We need to be aware of the challenges that may arise due to climate change such as extreme weather related natural disasters. If you have a place to call home and possibly a family, a vehicle and other assets worth protecting you should put in place and/or check your insurance coverage to ensure that you are properly covered, (Schlichting, 2013). Do you know whether your health/general insurance company is even discussing and/or upgrading their policy inclusions for emerging climate change effects?
At Climate Week 2013 in New York, Philip K. Ryan, chairman of Swiss Re America, told the audience at the opening ceremony that, “As experts on risk, everything we see points to the fact that climate change is something we simply cannot ignore, and reducing emissions is essential.” He also noted that in 2012, severe weather cost the global economy US$160 billion, only US$70 billion of which was covered by insurance.
What we all should understand is that a rise in global temperature by 1 or more degrees does not stop seasonal transitions. We will still experience the dry, moisture-deficient seasons that will transition into the moisture-rich rainy and winter seasons. However, this rise by just 1 degree or more intensifies each period. Dry, moisture-deficient seasons will be warmer overall and therefore more prone to fires and drought.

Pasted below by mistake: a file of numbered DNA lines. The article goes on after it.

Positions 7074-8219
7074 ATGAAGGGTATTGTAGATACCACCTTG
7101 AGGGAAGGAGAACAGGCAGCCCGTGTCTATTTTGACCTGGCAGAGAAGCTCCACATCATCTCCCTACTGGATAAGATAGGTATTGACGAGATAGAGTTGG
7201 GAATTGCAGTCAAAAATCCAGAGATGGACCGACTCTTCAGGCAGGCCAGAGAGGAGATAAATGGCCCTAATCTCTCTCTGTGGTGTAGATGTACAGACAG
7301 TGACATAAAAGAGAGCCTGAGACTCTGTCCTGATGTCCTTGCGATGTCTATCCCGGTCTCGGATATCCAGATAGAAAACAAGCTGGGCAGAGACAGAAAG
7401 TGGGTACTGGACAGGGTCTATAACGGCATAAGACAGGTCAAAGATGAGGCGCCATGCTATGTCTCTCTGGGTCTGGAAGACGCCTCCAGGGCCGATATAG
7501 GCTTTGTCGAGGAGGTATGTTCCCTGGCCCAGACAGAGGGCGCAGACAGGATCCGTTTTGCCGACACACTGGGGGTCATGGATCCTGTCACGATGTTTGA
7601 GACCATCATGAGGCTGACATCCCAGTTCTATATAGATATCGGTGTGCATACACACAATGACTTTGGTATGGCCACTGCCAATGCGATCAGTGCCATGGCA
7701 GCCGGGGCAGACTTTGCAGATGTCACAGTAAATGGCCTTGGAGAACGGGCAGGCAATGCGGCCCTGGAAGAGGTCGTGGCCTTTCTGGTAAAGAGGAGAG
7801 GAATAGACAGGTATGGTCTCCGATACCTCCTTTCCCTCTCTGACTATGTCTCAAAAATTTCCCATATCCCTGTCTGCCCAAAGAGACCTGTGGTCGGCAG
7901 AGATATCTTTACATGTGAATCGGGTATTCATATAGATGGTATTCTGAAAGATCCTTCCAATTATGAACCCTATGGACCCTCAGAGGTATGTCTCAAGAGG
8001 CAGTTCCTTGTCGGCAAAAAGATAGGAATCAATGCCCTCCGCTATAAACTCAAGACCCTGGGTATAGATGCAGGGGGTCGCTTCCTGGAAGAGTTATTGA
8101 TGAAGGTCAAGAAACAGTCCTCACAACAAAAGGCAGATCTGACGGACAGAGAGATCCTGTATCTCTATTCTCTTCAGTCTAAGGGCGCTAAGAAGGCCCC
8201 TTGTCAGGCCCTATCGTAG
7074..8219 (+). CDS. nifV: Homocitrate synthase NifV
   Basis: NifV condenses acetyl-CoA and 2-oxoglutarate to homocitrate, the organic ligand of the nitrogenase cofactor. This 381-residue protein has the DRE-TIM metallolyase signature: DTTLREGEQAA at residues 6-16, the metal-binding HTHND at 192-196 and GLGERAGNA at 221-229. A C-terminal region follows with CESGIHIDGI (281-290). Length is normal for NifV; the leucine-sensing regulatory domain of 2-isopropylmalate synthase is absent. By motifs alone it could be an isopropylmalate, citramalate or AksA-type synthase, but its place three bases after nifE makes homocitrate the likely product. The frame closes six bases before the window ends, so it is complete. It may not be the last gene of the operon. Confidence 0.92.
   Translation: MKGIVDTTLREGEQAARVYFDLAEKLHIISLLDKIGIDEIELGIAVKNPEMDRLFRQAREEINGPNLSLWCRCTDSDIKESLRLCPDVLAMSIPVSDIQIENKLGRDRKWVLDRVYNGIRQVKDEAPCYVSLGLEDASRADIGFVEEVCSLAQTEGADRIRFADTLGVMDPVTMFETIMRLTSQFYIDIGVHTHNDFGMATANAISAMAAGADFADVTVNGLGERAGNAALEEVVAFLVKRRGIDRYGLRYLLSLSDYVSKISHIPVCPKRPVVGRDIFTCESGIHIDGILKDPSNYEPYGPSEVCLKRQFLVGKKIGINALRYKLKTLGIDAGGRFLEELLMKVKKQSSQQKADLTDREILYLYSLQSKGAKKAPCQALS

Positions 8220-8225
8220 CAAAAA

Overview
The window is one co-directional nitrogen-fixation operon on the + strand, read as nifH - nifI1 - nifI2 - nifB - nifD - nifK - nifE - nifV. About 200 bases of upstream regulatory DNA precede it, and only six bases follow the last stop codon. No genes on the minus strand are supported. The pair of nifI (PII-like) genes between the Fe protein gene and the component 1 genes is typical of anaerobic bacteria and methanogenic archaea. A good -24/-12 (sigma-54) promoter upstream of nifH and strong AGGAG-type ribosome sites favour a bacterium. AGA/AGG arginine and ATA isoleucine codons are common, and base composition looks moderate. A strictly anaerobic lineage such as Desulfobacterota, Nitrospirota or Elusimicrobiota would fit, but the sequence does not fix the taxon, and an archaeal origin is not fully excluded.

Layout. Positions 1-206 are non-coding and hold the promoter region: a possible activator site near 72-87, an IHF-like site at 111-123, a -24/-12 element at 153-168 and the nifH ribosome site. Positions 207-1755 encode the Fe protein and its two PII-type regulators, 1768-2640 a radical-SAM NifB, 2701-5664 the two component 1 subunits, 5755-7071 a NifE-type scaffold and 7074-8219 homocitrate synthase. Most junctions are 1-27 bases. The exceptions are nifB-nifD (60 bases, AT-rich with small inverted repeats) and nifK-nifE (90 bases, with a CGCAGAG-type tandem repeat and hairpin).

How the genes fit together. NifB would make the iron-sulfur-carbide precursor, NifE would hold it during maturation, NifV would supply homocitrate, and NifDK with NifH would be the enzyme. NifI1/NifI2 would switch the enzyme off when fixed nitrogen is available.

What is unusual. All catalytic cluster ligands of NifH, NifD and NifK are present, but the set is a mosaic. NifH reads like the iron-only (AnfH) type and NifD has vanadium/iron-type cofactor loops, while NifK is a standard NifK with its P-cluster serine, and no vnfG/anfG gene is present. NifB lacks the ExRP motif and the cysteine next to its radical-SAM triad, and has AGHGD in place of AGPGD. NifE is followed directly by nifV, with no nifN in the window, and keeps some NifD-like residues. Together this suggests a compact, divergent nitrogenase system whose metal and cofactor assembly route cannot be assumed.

Subsequently, rainy seasons will be intensified because a rise in temperature means more evaporation can occur over all water sources (large oceans/lakes/rivers/etc.). Increased evaporation levels mean more moisture in the atmosphere, that will be condensed into higher amounts of precipitation, which emerges in the forms of rainfall, flooding, stronger storms, more intense hurricanes, and as we move closer to the North and South poles, more snowfall and blizzards.
Are you covered?
Source Video: https://youtu.be/wYV87gglyP8